Hooray for the letter writers! Sunderland bagpiper story hits the right notes
It’s been a good week for the shrivelling art of letter writing.
Roker bagpiper Alan Jamieson was anonymously accused of creating a “horrendous racket” and being a “public nuisance”.
His response was a letter to the Echo, pointing out that actually he’s a very accomplished piper, his neighbours enjoy his music and he only practises twice a week at around 4.30pm.
Most importantly, the accuser was made welcome to come to his home and discuss the matter civilly over a cup of tea.
He had made his point.
The Echo took up his story and, to cut a long story short, he ended up in a string of national newspapers (plus Country Life for some reason), several radio shows including an interview with John Humphrys on the Today programme and on Good Morning Britain.
He has now quite spectacularly made his point.
His detractor had set out his/her complaints in a letter in the first instance. But Mr Jamieson’s response to us was constructive, measured and, crucially, had his name and address appended.
By contrast, the complainant’s letter was anonymous.
As Mr Jamieson himself put it: “I don’t think the person who wrote it is a bad person. But people become overly critical when they sit down at a keyboard.”
In fairness to Mr Jamieson’s anonymous nemesis, they did at least consider their words. Keyboard warriors possess no such discipline. Their shortcomings emphasise the greatness of letters pages in local newspapers.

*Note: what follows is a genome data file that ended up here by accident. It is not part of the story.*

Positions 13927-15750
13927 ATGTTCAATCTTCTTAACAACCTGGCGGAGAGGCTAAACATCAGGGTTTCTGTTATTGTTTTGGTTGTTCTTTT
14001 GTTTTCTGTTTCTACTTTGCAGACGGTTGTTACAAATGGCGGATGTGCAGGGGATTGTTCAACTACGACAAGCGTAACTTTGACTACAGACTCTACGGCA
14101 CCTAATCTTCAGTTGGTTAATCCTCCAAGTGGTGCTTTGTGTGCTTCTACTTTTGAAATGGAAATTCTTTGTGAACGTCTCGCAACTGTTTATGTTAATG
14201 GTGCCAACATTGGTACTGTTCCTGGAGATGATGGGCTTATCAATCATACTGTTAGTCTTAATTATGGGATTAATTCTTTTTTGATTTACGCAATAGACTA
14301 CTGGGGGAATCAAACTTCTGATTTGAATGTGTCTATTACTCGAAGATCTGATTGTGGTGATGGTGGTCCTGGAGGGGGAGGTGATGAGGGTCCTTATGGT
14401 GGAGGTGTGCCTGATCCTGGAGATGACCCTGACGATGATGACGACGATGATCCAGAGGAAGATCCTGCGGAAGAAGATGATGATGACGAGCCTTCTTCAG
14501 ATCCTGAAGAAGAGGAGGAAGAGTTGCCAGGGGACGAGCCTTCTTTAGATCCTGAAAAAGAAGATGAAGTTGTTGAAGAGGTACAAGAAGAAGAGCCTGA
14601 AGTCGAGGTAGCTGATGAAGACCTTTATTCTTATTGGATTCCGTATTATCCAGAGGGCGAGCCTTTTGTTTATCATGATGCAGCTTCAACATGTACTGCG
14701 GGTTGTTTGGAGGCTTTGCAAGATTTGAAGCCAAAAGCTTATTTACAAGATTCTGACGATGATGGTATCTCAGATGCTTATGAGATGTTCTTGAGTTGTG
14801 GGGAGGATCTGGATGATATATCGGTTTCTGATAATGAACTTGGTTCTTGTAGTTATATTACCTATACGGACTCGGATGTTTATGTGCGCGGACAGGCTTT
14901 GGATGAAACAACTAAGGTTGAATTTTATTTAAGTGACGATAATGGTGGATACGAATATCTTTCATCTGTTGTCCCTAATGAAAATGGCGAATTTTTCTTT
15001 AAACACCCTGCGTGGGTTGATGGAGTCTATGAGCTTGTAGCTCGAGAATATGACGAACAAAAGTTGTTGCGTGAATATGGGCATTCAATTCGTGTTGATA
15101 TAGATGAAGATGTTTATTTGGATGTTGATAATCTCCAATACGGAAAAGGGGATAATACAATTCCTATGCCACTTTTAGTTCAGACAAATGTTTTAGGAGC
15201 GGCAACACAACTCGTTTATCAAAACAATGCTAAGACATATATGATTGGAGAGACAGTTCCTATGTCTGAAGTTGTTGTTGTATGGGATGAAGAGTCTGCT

The Echo letters page provides a welcome alternative to the “Who cares?” crowd on the internet. Why would anyone bother to say “who cares?” about a subject they … er … don’t care about? And why do they imagine you care that they don’t care?
They’re entitled to express their thoughts in the manner they choose. It just isn’t obvious why they bother.
Compare this to the life-affirming, simple and charming missive we published recently from a lady who found a gentleman’s cap on a bench and wanted to return it to him. She even included her phone number.
How absolutely delightful. Name one negative thing about that letter.
The letters page provides a platform for everyone’s thoughts. You might agree with these thoughts; or think they are the sheerest flapdoodle.
But these thoughts are expanded upon and it’s more difficult to dismiss a letter writer than it is a keyboard warrior, whose instant, one-line solutions are so rarely deserving of attention.
Proper letter writers have courage of their convictions; and prove this by adding their real names.
Even the ongoing political ding-dongs on the letters page don’t resort to personal insults. They adopt a civil tone; even when the protagonists clearly aggravate each other.
Proper letters in newspapers are variously entertaining, controversial, informative, silly, touching, thought provoking - and always worth reading.
We do receive some excellent, considered, non-anonymous feedback through social media. But you simply can’t beat the letters page.
We know a bagpiper who can confirm this.